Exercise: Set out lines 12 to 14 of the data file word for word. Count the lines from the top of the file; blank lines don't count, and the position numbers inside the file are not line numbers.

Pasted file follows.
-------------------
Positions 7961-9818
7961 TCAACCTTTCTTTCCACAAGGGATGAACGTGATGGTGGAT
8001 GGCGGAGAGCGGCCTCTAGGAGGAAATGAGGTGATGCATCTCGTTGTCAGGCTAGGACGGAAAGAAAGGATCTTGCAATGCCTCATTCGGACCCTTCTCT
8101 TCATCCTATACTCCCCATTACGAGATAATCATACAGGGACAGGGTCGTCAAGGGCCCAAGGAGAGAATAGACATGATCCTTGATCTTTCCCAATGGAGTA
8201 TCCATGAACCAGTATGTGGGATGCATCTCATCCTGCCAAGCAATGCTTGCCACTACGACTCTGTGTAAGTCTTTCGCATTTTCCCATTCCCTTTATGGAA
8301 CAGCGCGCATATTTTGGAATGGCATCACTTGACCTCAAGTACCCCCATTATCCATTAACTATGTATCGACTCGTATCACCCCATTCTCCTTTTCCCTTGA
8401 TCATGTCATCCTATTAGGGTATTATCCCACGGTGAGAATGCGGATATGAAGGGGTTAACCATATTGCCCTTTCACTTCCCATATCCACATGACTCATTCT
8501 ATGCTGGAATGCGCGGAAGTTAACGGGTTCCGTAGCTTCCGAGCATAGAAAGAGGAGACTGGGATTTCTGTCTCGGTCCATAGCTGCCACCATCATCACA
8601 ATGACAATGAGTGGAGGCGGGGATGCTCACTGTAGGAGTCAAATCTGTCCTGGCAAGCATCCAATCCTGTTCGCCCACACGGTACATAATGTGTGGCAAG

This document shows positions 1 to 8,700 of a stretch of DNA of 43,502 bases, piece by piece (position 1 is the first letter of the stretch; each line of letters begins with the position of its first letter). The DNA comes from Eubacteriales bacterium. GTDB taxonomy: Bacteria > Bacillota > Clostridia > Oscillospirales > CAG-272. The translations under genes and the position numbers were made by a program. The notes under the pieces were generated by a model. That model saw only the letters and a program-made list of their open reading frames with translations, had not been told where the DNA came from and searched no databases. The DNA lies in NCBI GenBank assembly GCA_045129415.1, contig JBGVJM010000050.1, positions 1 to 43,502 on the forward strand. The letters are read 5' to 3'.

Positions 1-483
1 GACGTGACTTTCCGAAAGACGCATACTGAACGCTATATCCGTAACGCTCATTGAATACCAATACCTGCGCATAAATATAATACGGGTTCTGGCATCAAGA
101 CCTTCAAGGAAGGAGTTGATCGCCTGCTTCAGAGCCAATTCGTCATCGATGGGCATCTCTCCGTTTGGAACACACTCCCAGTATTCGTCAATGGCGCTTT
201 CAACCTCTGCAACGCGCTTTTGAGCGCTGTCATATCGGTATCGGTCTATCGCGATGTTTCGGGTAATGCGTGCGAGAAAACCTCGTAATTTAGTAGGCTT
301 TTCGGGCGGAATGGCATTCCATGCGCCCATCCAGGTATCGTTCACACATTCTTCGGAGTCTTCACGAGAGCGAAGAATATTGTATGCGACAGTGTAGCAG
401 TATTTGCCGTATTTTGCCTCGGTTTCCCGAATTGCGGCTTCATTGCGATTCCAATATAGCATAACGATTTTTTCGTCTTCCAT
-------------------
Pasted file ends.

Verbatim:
1 GACGTGACTTTCCGAAAGACGCATACTGAACGCTATATCCGTAACGCTCATTGAATACCAATACCTGCGCATAAATATAATACGGGTTCTGGCATCAAGA
101 CCTTCAAGGAAGGAGTTGATCGCCTGCTTCAGAGCCAATTCGTCATCGATGGGCATCTCTCCGTTTGGAACACACTCCCAGTATTCGTCAATGGCGCTTT
201 CAACCTCTGCAACGCGCTTTTGAGCGCTGTCATATCGGTATCGGTCTATCGCGATGTTTCGGGTAATGCGTGCGAGAAAACCTCGTAATTTAGTAGGCTT